Repurposed dictionary, gold paint, brass rod W: 108" H: 60"
My propensity for creating artwork with multiple components rather than a single monolithic structure means I can build large works while still providing human scale. My interest in using materials that are considered disposable by society has found its way into many of my past installations. I admired the illustrations in this crumbling 3000 page turn-of-the-century dictionary, so I cut out
every single illustration to save. Small detailed illustrations have always excited me, from my
earliest memories of book reading. Despite being out of date, with much of its information incorrect or obsolete, I couldn’t bear the idea of all these detailed little illustrations in this dictionary being discarded. To me, they represent someone’s time and labor, and therefore have value, even if that value has no place in our current culture.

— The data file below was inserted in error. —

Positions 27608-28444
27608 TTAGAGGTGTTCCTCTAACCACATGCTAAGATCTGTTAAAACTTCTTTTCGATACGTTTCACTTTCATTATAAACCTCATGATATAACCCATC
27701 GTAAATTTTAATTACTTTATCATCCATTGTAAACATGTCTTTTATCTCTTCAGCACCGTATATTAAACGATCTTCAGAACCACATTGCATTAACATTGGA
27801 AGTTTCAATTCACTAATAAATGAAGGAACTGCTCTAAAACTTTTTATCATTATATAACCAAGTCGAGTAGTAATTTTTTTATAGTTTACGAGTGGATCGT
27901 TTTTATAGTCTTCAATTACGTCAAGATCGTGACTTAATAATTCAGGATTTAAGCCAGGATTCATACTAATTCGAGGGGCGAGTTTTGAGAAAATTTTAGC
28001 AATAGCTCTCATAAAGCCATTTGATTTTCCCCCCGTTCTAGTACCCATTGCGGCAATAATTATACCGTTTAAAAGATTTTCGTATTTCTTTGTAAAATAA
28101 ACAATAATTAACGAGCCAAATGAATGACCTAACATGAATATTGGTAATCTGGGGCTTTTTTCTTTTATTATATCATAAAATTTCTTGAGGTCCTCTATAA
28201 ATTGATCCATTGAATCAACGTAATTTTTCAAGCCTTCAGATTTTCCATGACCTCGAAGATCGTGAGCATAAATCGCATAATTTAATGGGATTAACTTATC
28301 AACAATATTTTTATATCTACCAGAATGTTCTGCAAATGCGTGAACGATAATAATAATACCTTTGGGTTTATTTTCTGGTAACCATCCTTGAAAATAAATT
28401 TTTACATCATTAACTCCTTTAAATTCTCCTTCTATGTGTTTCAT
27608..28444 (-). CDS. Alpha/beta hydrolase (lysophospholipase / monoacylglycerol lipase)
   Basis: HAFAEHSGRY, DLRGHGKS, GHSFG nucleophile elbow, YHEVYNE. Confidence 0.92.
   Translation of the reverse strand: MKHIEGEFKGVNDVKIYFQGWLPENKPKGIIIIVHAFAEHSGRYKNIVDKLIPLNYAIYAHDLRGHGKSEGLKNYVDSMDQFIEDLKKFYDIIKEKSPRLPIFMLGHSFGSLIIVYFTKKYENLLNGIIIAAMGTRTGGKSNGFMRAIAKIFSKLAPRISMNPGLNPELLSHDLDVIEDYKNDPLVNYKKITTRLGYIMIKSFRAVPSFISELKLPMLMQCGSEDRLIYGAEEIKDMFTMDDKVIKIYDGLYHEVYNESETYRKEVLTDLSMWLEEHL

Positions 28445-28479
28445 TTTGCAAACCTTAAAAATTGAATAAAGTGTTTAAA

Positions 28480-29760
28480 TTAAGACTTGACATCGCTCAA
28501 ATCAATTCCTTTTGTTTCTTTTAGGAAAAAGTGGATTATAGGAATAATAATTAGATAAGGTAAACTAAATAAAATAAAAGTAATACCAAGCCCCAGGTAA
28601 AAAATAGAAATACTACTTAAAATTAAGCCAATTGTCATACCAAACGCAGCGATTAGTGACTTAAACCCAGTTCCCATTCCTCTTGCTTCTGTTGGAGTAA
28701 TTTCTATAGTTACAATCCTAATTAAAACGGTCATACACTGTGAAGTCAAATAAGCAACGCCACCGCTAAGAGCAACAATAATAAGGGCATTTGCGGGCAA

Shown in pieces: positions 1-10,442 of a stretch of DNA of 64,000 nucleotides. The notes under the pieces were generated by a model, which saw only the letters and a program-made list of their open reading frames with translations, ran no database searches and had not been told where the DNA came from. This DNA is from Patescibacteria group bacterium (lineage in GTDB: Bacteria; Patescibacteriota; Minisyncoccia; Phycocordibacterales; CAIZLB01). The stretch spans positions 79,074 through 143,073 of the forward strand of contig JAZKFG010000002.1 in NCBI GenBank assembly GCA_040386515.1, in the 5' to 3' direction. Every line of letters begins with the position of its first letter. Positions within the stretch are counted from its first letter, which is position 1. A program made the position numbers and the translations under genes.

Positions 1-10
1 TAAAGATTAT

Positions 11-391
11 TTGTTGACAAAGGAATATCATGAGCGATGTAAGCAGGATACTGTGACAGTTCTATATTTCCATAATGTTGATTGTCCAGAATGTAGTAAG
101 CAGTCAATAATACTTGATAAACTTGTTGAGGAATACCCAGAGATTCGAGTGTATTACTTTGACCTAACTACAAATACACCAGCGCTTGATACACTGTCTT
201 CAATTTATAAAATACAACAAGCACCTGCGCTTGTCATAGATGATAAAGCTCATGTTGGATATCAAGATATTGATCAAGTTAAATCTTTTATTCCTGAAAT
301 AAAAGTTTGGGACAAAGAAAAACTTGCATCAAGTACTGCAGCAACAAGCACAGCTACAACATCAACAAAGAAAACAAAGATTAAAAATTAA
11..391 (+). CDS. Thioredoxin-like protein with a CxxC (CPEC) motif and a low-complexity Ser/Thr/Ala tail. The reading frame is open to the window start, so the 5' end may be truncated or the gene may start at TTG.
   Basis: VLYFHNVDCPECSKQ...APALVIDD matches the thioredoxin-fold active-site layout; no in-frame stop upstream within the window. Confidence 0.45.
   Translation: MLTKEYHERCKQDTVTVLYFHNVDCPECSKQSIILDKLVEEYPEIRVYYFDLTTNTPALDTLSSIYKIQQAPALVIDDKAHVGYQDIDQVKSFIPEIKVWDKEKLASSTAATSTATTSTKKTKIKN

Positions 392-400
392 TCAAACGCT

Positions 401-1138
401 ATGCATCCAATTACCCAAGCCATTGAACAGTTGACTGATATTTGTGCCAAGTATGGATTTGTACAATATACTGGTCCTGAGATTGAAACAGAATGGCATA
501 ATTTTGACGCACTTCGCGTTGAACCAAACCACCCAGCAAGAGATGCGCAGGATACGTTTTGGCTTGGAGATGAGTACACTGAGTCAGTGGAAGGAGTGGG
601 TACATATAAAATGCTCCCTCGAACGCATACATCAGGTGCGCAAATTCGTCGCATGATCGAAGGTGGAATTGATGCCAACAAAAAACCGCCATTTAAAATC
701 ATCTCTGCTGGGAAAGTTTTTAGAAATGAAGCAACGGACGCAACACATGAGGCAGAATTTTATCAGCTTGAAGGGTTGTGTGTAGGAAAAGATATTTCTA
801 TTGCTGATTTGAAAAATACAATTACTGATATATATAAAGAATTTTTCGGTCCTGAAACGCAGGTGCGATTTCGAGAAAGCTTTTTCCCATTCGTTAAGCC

Cutting out circles came naturally as a way to frame and center each image. Circles with images suggested the idea of coins, and so I painted the space surrounding each image gold to illuminate that connection. On the back of each “coin” I tried to find vague but semi-sinister intent in the happenstance collection of words in proximity to each other, stringing together suggestive phrases that felt like a surreptitious undercurrent in a collection of knowledge that purports to represent truth and neutrality.
The circular forms and suggestion of wealth and armor reminded me of the feather capes that Hawaiian kings once wore, Ahu Ula. Creating a “protective” yet flimsy cloak suggesting past wealth in the midst of the pandemic seemed like an appropriate symbol for the omnipresent anxiety of 2020, a regal garment of questionable value.